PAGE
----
Help with the cost of energy efficiency
You might be able to help with the cost of making your home more energy efficient if you own your home or rent from a private landlord. For example, you might be able to apply for help with the cost of insulation, a heat pump or a new boiler. This means you’ll have to pay less to heat your home and it will stay warm for longer.
You may be able to apply to:
· the Boiler Upgrade Scheme
· the Connected for Warmth insulation scheme
If you rent privately
You’ll need permission from your landlord if you want to make any big changes to your home. Your landlord will usually have to pay for some of the cost of making the improvements. If you think you might be eligible for funding or grants, you should talk to your landlord before you apply.
If you live in social housing
There is help available to make your home more energy efficient, but you can’t apply for it yourself. Your landlord will contact you about any work they’re doing to make your home more energy efficient. Your landlord has to make sure your home is reasonably warm and if it isn’t, might have to make repairs.
Applying to the Boiler Upgrade Scheme
You might be able to get a grant towards the cost of replacing your heating system with a heat pump or biomass boiler. Your current heating system must use oil, gas or electricity. If you already have a heat pump, you can’t use the grant to replace it. You’ll usually need to pay some of the costs yourself. Check if you can get help from the Boiler Upgrade scheme on www.gov.uk/apply-boiler-upgrade-scheme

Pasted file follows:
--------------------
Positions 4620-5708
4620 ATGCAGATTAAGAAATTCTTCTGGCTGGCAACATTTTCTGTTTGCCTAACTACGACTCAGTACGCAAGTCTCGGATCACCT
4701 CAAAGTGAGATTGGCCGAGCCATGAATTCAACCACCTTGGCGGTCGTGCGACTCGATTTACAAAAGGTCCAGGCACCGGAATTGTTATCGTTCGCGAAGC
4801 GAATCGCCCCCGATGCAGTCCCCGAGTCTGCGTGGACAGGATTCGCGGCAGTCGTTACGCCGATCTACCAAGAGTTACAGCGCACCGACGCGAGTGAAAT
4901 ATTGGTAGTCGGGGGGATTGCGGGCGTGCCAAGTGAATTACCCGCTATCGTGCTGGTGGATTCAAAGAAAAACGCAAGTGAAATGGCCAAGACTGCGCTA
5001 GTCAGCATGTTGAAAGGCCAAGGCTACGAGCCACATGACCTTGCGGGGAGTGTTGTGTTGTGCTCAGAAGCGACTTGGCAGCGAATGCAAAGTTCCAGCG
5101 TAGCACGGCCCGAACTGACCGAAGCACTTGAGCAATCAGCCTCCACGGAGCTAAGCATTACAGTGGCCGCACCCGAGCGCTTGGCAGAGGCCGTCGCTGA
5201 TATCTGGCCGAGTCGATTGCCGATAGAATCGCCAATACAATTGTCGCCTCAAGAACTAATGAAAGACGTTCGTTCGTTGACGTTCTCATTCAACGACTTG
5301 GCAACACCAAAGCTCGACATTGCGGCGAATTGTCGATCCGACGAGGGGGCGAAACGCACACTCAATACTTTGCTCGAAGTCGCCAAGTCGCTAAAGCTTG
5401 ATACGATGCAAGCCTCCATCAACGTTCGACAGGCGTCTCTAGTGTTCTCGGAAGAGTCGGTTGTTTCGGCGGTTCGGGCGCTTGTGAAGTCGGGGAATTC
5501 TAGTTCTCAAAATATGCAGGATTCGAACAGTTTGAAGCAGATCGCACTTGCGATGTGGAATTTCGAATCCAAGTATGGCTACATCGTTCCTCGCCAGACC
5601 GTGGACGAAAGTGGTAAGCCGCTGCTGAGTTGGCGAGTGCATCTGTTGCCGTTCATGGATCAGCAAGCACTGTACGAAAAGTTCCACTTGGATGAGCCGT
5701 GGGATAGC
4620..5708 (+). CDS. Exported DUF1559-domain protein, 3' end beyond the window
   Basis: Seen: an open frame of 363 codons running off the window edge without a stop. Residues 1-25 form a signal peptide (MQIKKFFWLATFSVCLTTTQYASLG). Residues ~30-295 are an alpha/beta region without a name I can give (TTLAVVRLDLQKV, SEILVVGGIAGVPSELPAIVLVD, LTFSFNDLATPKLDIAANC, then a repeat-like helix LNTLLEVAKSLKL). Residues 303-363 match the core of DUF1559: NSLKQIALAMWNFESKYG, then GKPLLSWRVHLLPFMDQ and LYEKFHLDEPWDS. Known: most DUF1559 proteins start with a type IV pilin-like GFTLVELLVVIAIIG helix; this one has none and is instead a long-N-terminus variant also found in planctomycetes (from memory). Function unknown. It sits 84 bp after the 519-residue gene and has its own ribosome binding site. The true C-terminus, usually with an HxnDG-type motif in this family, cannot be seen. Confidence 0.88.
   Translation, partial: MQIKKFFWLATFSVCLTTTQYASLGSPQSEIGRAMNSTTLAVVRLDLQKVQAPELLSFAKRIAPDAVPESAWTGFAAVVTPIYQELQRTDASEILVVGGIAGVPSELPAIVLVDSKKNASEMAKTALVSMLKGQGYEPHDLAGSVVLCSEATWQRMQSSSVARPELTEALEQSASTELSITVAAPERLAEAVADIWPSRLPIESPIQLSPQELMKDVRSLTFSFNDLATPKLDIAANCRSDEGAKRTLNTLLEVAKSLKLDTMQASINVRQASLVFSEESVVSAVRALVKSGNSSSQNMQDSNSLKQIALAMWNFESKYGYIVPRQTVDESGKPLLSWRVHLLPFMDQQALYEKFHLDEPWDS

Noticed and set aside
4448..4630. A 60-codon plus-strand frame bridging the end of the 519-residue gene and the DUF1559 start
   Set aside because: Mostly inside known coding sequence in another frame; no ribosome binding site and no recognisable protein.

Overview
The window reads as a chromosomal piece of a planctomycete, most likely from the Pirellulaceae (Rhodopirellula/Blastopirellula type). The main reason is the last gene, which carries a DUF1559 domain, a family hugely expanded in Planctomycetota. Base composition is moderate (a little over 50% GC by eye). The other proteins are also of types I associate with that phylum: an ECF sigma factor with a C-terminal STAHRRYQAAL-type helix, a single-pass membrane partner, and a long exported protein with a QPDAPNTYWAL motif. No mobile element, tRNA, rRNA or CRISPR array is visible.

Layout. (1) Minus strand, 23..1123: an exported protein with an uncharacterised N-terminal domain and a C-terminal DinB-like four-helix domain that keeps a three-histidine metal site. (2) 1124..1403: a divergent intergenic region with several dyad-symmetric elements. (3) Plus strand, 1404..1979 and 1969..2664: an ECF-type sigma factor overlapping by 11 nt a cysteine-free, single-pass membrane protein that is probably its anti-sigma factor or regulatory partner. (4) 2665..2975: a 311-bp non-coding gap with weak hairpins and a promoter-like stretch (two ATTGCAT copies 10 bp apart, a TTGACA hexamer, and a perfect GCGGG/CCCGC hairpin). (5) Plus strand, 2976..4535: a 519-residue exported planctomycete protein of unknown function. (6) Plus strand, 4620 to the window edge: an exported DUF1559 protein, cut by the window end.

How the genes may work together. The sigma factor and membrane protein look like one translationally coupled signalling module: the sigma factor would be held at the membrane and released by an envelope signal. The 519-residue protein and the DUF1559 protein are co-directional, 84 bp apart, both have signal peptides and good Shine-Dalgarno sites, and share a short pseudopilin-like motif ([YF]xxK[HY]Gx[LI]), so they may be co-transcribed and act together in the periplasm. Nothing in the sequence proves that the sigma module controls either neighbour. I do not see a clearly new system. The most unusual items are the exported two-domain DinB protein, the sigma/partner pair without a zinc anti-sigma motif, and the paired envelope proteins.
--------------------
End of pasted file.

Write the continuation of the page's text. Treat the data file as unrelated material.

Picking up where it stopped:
Applying to the Connected for Warmth insulation scheme
If your home is in council tax band A, B, C or D, you might be eligible for free loft or cavity wall insulation. If you own your home, you can apply on their website www.connectedforwarmth.org.uk/eligibility-for-insulation. If you rent from a private landlord, your landlord needs to apply on your behalf.
Energy saving tips
With recent steep increases in the cost of energy, finding savings remains important. Some electrical appliances use a lot of electricity and others don’t. In general, the largest proportion of most household’s electricity bill comes from running appliances such as washing machines, dishwashers and electric showers. Fridges have a low wattage but are in use continually and an iron takes a lot of power to make it hot even if used infrequently. The following website lists appliances and their associated costs which may be useful: https://www.cse.org.uk/advice/how-much-electricity-am-i-using/
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